6 Candidates for 3 Beacon School Seats

Three incumbents will not seek re-election

By Jeff Simms

Six candidates will appear on the May 15 ballot for three seats being vacated by incumbents on the Beacon school board.

Bill Zopf, who has served on the board for eight terms, or 24 years, is not seeking re-election, nor is Vice President Kenya Gadsden (a board member since 2014) and Georgia Patchen, who was first elected in 2009.

The six residents who filed nominating petitions by the April 25 deadline are Elissa Betterbid, James Case-Leal, Joshua Galarza, Christine Galbo, Ali Muhammad and Flora Stadler. The winners will each serve three-year terms.

District voters will also vote on May 15 on the schools’ proposed $70.5 million budget for 2018-19.

The candidates

The Current asked each candidate to provide biographical details. We will publish their responses to policy questions in the May 11 issue.

The candidates, clockwise from top left: Galbo, Muhammad, Betterbid, Stadler, Case-Leal and Galarza (Photos provided)

Elissa Betterbid works in media and advertising and has three children attending school in the district — a freshman at Beacon High School, a sixth-grader at Rombout Middle School and a fifth-grader at Glenham Elementary. She is the former president of the Packanack Lake Mothers Club, a women’s organization in Wayne, New Jersey, with more than 1,000 members.

James Case-Leal, a college educator and visual artist, is the father of twin fourth-graders at J.V. Forrestal Elementary. He led the team of students that made last year’s Spirit of Beacon Day float at Forrestal and coordinated with the district and the city’s parks and police departments to organize the April 20 protest at Memorial Park against gun violence in schools.

Joshua Galarza is a chef at Quinn’s on Main Street. He is a mental health advocate and a former coach for the Beacon Bears Pop Warner football team.

Christine Galbo served two terms on the school board but did not run for re-election in 2016. She is a special education teacher in Westchester County and has teenagers who attend Beacon High School. She and her husband organize the summer Beacon Youth Police Academy.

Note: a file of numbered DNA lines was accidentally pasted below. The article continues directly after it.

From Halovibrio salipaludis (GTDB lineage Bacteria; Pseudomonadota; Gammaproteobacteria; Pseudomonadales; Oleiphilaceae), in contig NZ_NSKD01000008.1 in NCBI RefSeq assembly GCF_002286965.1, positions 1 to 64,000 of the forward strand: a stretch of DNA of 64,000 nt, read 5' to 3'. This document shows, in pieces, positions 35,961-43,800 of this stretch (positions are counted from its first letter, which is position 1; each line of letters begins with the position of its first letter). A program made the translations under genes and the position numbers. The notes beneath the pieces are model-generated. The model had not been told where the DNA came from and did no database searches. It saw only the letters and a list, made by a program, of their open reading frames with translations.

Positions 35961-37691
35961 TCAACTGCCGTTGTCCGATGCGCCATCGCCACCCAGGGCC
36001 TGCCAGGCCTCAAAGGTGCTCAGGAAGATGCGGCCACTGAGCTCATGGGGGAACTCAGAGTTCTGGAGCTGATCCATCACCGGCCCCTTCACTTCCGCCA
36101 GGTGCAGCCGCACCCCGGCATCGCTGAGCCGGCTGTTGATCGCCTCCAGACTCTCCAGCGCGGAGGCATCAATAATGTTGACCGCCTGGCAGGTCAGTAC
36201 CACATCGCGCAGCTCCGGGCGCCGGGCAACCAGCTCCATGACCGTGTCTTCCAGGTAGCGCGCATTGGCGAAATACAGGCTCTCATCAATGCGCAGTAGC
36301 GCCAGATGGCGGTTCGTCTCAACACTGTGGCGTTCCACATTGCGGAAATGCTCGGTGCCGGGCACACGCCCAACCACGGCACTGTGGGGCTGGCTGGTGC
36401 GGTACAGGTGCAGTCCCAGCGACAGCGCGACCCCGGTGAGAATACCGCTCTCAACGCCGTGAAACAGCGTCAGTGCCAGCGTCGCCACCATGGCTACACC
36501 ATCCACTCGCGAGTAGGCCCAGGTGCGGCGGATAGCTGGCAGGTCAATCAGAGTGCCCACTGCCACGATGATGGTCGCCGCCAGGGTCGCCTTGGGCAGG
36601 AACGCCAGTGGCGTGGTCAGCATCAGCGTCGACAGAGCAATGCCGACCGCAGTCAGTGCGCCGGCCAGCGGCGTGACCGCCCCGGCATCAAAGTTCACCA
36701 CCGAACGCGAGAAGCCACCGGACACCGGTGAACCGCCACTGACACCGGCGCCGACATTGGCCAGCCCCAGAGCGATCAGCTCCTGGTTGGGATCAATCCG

Ali Muhammad is a former two-term member of the Beacon City Council, representing Ward 4, who was defeated last fall in a campaign to win an at-large seat. He is an executive aide for the Dutchess County Commission on Human Rights and director of the Terrence Wright Memorial Basketball League.

Flora Stadler is a PTA board member at South Avenue Elementary and the mother of two boys who are students there. She volunteers for the Wee Play Community Project and Advocates for Beacon Schools and works part-time for two Beacon-based companies.

The budget

The district budget, which was approved by the board on April 16 to present to voters, will increase the annual property taxes of the average Beacon resident by about $160, based on current assessments.

The $70.5 million in spending is offset by $28.2 million in state funding, $38.6 million in property taxes, $2.5 million from savings and $950,000 from various other sources.

The budget includes funding for three new elementary teachers — one each at South Avenue, Glenham and Sargent — along with two elementary physical education teachers, a special education position and a $36,000 contract with Altaris, a Yorktown Heights-based consulting firm that just completed a security audit for the district.

In addition to salary and benefits, it includes $50,000 to hire a director of school security. If approved, the post would be filled for a year and then re-evaluated by the school board.

Principal search

The Beacon schools are seeking new leadership at Beacon High School and J.V. Forrestal Elementary, respectively, where John Sieverding and Asheena Baez have announced they are leaving the district.

Sieverding, the high school principal since 2011, is retiring, while Baez, Forrestal’s principal since 2016, has been appointed as a principal in the Baldwin school district on Long Island.

The Beacon district has received more than 50 applications for each position, Superintendent Matt Landahl reported at the April 24 school board meeting. Those pools will be whittled down to six to eight candidates for each school, with stakeholder groups — including community members and, at the high school, a Beacon High student — narrowing the fields further. Landahl hopes to interview the finalists and make hiring recommendations to the board by the end of May, he said.

District officials have met with parent and staff groups, and a student survey is being circulated at the high school to inform the hiring process.

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